NB: Proffered as part of this Friday's Forgotten Books.
I've a few posts planned on the various spy novels penned by author and television writer James Mitchell, beginning with this:
The 1969 Herbert Jenkins British first edition of A Magnum for Schneider (with a dust jacket designed by Ian Kestle), perhaps better known under its American title of A Red File for Callan – a title subsequently adopted – minus the "A" – for the British Corgi paperback edition. Callan, for those who don't know, was an ITV drama series which ran in the UK from 1967 to 1972 – with a big screen spin-off in 1974 and a one-off TV revival in 1981 – created by James Mitchell and starring Edward Woodward as David Callan, a reluctant assassin working for a section of British intelligence known as, er, "the section". I was a bit too young to have watched Callan at the time, but I was dimly aware of it being on telly when I was a kid (I guess either in repeat or via the 1981 TV movie), and so have that vague childish sense of it being something that was serious and adult and consequently, to my young mind, really boring.
These days, of course, a gloomy, murky espionage series starring a recalcitrant killer sounds right up my strasse, and I fully intend to investigate it on DVD at some point; but for right now, my exposure to Callan consists of A Magnum for Schneider, a terrific novel which Mitchell adapted from his own eponymous teleplay for Armchair Theatre (broadcast in early 1967 and effectively the pilot for the Callan TV series). As is explained early on in the story, Callan worked for the section for seven years before his conscience got in the way of his job and he was let go by Hunter, the head of the department. Since then Callan has been working as a bookkeeper for Waterman, a wholesale grocer, but Hunter has called Callan back in again with a chance of redemption: a red file – the section's colour code for the most dangerous subjects, those most likely to be offed – a man named Schneider, whom Hunter wants executed within the week. And it so happens Schneider's office is across the hall from Callan's.
Not having seen the television version of A Magnum for Schneider I couldn't comment on how close the novel is to the Armchair Theatre production – although this telesnap synopsis suggests fairly close – but I'm given to understand that Mitchell considerably expanded on his teleplay, especially as regards Callan's background. We learn that Callan had been a commando in the jungles of Malaya, where he'd once single-handedly rescued a captain from the clutches of the enemy, killing all six opponents; that he'd twice lost his stripes for drunken brawling; and that, upon being demobbed, out of sheer boredom he'd robbed a supermarket and was subsequently sent down for two years.
It was in Wormwood Scrubs that he met Lonely, an odoriferous lowlife who fell under Callan's protection in prison, and who Callan now seeks out in order to purchase a gun. And it's here, in Callan's edgy exchanges with Lonely (who calls him "Mr. Callan", even though Lonely despises Callan), or his combative conversations with Hunter and Meres, a fellow assassin from the section, or his battles of wits with his irascible boss Waterman, or indeed his friendlier ones with Schneider (who he finds he quite likes) rather than in the scant sequences of action, where much of the appeal of the thing lies. For me, these passages are the most compelling parts of the book, and it's perhaps no accident that in their parry and thrust these encounters reflect Callan's only real passion: wargaming, i.e. the reenactment of historical battles with toy soldiers, a passion shared, oddly enough, by Schneider. (I wonder too if it was shared by James Mitchell. He wouldn't have been alone among thriller writers if so: Gavin Lyall was a committed wargamer, and even wrote a book about it.) (UPDATE, 28/11/13: Spy novelist and espionage aficionado Jeremy Duns just pointed out to me on Twitter that another thriller writer was an active wargamer too: Desmond Bagley.)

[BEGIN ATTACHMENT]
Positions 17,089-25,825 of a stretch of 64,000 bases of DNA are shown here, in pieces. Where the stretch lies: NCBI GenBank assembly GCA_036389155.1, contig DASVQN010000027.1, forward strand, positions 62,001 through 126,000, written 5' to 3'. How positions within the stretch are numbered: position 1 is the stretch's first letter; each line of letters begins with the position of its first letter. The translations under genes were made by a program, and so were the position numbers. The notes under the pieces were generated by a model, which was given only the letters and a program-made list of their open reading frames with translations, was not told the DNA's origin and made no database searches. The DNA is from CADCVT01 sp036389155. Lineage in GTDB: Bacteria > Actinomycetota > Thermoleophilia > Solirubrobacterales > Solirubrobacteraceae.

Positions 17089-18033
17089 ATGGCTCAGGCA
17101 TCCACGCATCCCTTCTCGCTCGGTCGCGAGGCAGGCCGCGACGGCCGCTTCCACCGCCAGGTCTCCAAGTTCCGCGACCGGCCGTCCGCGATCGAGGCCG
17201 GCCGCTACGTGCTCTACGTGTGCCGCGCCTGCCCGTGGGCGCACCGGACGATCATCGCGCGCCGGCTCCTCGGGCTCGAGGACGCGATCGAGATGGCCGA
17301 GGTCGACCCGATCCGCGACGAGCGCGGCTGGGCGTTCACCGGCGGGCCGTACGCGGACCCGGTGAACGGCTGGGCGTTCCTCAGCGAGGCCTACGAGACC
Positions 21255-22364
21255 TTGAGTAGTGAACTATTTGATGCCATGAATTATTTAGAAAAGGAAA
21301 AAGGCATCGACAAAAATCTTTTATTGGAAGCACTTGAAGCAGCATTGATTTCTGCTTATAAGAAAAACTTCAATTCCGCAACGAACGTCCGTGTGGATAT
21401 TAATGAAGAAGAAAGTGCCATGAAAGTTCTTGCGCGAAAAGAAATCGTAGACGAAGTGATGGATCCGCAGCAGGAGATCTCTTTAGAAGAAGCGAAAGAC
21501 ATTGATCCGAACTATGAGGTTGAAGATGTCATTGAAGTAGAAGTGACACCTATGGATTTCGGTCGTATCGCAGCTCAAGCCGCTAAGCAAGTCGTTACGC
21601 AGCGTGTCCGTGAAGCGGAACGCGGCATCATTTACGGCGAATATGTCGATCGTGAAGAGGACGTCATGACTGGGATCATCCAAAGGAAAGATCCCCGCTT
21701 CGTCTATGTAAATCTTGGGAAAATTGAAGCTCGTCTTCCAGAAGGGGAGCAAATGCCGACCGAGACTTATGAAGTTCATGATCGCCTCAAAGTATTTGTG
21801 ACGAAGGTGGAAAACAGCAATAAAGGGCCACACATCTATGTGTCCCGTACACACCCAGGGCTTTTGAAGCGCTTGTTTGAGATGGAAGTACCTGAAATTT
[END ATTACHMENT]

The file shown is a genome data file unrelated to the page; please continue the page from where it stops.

But another attraction of the novel – at least it will be for those of us who respond to this kind of stuff – is the milieu. This is a very grimy, grubby, street-level sort of espionage, residing in warehouses and cramped offices and pubs and fuelled by pork pies and pints of bitter. Callan is chippy, working class and unremarkable-looking, more in line with Len Deighton's nameless secret agent (or Harry Palmer, if you're cinematically minded) than Ian Fleming's far-from-anonymous James Bond, while the section is a pretty rum outfit, not averse to resorting to kidnapping and torture (one poor sod, having run afoul of Callan, is effectively stripped of most of his memories – as well as his ability to speak English – by sadistic section doctor Garstang; we never learn his ultimate fate) alongside its main purpose of, as Hunter says, "Getting rid of people," whether that be "Bribery, blackmail, frame-ups" or, as Callan adds bluntly, "death". That last eventuality being, despite Callan's conscience, his particular area of expertise, as he lethally demonstrates on more than one occasion.
The Herbert Jenkins edition of A Magnum for Schneider is quite hard to come by these days, and the novel itself had, until very recently, been out of print for decades. Happily this splendidly dour spy thriller is now readily available again – both as a paperback and an eBook – courtesy of Mike Ripley's excellent Top Notch Thrillers imprint – as is its 1973 sequel, Russian Roulette. Because you see Mitchell published a series of Callan novels – a series that stretched into the early 2000s. And what's more, it wasn't his first spy series either, as I'll be exploring in subsequent posts.